I'd like to share with you a couple ideas that I use on a regular basis to keep my originality and inspiration going. First, if I have a problem to solve in a piece I am working on, I ALWAYS think of 3 different ways to solve it. Why would I go to all that trouble? Because the first way you think of is almost always the obvious way. The obvious way is usually not the most original or interesting way. This technique has helped me come up with unique bails, clasps, and a much better ability to problem solve.

Secondly, schedule a workshop if you can. Nothing will light your creative fires more than learning something completely new. It might take your work in an entirely new direction. If nothing else, you will meet other metalsmiths with whom you can share ideas.

Thirdly, just get out there and make work. The more you make, the more you find your own style and your skill levels will increase immensely. You can't make anything original if you don't have a good skill set. Some friends say to me, "I can't make anything unless I'm in the mood". I thoroughly do not believe this. If I only went to the studio and worked when "I was in the mood", I wouldn't get much done. Develop a strong work ethic and routine. I aspire to be like Alexander Calder who went to his studio to make stuff every single day. If you do, you will get inspired. Trust me on this.

Finally, I'd like to share a handout I got at an Andy Cooperman workshop. Andy is such an original thinker and he was a big inspiration to me. When I need some help, I read this again.

SHAKING THE TREE- a little help to get you started or to help you dig out...
-Emphasize differences
-Emphasize repetition
-Not building a wall but making a brick...
-Take a break
-Use an unacceptable color
-Do we need holes?
- Look closely at the most embarrassing details and AMPLIFY them
-What mistakes did you make the last time?
-Are there sections? Consider the transitions
-Make an exhaustive list of everything you might do and do the last one on it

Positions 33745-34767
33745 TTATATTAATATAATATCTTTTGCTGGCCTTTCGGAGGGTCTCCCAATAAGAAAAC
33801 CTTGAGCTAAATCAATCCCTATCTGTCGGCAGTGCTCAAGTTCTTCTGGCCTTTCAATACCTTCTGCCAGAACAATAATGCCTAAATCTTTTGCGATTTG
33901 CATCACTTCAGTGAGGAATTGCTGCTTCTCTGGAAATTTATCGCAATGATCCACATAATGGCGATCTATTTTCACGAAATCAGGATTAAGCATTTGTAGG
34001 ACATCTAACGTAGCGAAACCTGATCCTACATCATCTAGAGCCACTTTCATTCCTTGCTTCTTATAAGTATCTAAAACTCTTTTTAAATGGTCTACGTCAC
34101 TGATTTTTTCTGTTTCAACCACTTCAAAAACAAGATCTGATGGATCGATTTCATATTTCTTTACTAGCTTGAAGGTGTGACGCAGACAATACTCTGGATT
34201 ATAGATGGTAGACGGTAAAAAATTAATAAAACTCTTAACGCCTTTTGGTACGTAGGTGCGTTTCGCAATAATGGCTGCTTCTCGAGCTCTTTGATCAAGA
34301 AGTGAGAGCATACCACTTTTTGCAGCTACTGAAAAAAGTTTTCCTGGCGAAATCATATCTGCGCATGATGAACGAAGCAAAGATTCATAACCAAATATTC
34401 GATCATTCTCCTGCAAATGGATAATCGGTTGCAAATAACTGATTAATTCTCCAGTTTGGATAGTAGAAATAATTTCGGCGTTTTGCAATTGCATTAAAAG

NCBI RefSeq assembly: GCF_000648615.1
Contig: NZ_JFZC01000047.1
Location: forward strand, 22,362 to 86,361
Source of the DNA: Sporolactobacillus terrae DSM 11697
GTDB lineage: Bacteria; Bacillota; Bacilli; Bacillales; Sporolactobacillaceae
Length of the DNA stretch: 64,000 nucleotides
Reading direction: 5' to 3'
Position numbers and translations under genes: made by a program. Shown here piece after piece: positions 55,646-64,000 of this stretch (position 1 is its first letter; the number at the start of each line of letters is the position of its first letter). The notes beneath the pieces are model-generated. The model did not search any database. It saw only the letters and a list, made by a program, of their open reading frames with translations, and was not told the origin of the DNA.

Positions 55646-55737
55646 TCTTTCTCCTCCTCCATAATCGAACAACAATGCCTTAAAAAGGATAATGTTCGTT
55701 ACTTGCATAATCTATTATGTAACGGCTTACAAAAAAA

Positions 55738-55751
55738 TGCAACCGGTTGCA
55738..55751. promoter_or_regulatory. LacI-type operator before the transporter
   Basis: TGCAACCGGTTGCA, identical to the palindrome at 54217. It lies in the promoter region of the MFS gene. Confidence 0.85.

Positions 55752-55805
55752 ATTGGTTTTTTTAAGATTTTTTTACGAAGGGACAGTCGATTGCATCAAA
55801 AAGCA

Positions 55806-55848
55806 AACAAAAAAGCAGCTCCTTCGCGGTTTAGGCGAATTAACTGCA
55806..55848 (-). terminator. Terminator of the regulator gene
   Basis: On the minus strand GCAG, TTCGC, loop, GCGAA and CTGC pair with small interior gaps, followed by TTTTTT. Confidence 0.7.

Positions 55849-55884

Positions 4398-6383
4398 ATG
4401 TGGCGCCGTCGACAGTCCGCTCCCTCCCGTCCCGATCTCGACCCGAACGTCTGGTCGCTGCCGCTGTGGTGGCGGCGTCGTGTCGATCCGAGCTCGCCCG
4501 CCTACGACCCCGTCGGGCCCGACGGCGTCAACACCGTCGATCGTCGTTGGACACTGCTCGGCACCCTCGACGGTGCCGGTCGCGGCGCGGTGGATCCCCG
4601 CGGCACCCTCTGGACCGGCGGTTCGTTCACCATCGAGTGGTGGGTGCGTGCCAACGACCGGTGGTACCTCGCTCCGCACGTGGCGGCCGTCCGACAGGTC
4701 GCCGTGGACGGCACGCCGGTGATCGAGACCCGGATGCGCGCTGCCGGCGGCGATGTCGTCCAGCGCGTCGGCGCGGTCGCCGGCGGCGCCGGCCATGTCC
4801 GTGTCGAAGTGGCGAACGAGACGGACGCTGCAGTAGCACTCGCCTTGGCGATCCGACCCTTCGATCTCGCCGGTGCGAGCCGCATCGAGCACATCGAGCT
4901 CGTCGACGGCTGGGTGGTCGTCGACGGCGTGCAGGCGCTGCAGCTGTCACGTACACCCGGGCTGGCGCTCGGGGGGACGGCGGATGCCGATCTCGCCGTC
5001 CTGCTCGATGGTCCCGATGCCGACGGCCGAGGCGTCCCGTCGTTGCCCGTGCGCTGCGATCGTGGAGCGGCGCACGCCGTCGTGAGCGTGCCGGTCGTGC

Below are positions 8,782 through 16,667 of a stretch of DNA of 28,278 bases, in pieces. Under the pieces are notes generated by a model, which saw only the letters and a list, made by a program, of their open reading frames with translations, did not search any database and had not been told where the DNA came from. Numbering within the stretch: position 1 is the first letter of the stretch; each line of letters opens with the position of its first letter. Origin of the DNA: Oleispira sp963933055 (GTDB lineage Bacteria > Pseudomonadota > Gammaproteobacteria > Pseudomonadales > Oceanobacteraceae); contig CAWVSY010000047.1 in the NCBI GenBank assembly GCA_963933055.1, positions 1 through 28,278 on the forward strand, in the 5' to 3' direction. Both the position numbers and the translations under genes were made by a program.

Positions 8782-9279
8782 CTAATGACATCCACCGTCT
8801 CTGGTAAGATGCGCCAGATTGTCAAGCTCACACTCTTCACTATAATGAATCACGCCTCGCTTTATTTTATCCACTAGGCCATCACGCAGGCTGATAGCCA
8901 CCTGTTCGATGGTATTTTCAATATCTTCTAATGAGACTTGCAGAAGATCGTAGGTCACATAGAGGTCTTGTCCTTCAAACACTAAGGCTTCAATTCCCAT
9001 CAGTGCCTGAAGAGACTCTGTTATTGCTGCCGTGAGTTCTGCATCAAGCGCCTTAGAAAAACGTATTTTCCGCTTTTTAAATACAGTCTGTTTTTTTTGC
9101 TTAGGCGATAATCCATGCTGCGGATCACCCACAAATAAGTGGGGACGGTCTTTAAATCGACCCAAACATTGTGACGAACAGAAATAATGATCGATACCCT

-Turn it upside down
-Don't be frightened to display your talents
-Don't be afraid of things because they are easier to do
-Honor thy error as a hidden intention
-What would your closest friend do?
-Go outside. Shut the door.
-State the problem in words as clearly as possible
-Just carry on
-You don't have to be ashamed of using your own ideas
-Trust in the you of now
-Faced with a choice, do both
-Give way to your worst impulse
-Make a sudden, unexpected move
-Emphasize flaws

Well, those ideas should get your creative juices going.
Kelly, I hope this helped you and anyone else feeling in a creative slump. Go out and find your muse. Happy metalsmithing,

Sue




4 comments:

Rag and Stone said...

what a lovely post! 'Shaking the Tree' will be posted in front of me at my bench for a little "uumph" in the right direction : )

Kim said...

Bravo! Words of wisdom. Copying is not a form flattery, it's a form of laziness.

Anonymous said...

look at this very similar piece

http://www.etsy.com/listing/71013929/sputnick

L Sue Szabo said...

yes anonymous, sputnicks and atomic symbols are ubiquitous in the 1950's. I'm just showing an example of how I used it and where my inspiration came from. I was not saying that I am the only person who has ever used this motif. I'm sure if you searched etsy, you will find many others.
sue